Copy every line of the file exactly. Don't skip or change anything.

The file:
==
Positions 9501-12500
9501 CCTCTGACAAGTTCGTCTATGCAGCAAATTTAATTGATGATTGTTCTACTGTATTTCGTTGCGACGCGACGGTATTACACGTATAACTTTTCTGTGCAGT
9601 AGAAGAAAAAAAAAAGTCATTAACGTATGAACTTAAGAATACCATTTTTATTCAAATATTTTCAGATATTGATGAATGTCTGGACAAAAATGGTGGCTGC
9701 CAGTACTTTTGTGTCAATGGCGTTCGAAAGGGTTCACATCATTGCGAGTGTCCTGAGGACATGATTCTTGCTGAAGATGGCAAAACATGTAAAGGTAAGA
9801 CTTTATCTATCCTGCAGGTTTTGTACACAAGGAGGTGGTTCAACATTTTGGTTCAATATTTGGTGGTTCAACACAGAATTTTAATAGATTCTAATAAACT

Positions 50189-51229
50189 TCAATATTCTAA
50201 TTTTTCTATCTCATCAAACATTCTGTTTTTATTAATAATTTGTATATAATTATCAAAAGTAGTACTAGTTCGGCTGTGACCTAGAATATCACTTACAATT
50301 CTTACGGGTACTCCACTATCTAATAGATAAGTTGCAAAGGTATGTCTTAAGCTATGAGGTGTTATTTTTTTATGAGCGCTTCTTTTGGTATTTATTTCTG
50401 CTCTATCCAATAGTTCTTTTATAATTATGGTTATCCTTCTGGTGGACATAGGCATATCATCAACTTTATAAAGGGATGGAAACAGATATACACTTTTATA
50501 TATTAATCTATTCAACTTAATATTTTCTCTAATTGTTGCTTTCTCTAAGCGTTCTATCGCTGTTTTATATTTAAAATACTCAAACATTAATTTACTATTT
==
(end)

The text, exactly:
Positions 9501-12500
9501 CCTCTGACAAGTTCGTCTATGCAGCAAATTTAATTGATGATTGTTCTACTGTATTTCGTTGCGACGCGACGGTATTACACGTATAACTTTTCTGTGCAGT
9601 AGAAGAAAAAAAAAAGTCATTAACGTATGAACTTAAGAATACCATTTTTATTCAAATATTTTCAGATATTGATGAATGTCTGGACAAAAATGGTGGCTGC
9701 CAGTACTTTTGTGTCAATGGCGTTCGAAAGGGTTCACATCATTGCGAGTGTCCTGAGGACATGATTCTTGCTGAAGATGGCAAAACATGTAAAGGTAAGA
9801 CTTTATCTATCCTGCAGGTTTTGTACACAAGGAGGTGGTTCAACATTTTGGTTCAATATTTGGTGGTTCAACACAGAATTTTAATAGATTCTAATAAACT

Positions 50189-51229
50189 TCAATATTCTAA
50201 TTTTTCTATCTCATCAAACATTCTGTTTTTATTAATAATTTGTATATAATTATCAAAAGTAGTACTAGTTCGGCTGTGACCTAGAATATCACTTACAATT
50301 CTTACGGGTACTCCACTATCTAATAGATAAGTTGCAAAGGTATGTCTTAAGCTATGAGGTGTTATTTTTTTATGAGCGCTTCTTTTGGTATTTATTTCTG
50401 CTCTATCCAATAGTTCTTTTATAATTATGGTTATCCTTCTGGTGGACATAGGCATATCATCAACTTTATAAAGGGATGGAAACAGATATACACTTTTATA
50501 TATTAATCTATTCAACTTAATATTTTCTCTAATTGTTGCTTTCTCTAAGCGTTCTATCGCTGTTTTATATTTAAAATACTCAAACATTAATTTACTATTT